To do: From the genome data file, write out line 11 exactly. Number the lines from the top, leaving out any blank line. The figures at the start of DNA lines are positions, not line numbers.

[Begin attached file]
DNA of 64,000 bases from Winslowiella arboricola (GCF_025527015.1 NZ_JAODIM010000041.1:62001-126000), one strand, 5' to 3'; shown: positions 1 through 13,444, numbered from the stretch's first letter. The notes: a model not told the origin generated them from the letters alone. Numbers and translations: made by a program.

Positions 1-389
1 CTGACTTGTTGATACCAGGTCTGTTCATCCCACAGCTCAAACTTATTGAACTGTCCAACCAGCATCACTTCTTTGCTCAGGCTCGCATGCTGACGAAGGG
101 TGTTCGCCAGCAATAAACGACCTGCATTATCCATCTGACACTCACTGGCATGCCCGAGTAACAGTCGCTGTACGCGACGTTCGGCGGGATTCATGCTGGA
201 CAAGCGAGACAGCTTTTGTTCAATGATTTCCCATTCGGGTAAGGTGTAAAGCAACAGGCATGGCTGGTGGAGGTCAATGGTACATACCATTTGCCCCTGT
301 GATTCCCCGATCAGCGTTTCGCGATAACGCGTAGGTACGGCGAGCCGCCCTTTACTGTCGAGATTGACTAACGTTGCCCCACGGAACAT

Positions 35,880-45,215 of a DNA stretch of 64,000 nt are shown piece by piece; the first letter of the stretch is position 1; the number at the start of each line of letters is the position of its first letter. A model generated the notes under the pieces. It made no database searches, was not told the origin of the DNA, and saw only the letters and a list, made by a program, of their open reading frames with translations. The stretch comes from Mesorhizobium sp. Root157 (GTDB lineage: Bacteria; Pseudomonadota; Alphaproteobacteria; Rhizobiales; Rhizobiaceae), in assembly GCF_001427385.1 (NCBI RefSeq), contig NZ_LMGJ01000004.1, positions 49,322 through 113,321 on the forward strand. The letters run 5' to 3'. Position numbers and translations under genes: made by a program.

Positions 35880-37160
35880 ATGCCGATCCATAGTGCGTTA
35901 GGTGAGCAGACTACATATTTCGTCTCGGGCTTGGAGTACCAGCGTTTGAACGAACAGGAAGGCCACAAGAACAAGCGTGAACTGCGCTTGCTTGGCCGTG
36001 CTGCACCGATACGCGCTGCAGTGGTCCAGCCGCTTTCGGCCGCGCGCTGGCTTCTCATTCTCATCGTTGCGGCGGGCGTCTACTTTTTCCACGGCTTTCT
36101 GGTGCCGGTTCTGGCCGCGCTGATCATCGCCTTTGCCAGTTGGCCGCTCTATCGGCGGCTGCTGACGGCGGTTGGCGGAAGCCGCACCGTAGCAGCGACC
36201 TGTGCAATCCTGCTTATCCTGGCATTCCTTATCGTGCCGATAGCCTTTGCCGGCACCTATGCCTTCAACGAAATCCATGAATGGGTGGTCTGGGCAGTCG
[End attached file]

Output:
36001 CTGCACCGATACGCGCTGCAGTGGTCCAGCCGCTTTCGGCCGCGCGCTGGCTTCTCATTCTCATCGTTGCGGCGGGCGTCTACTTTTTCCACGGCTTTCT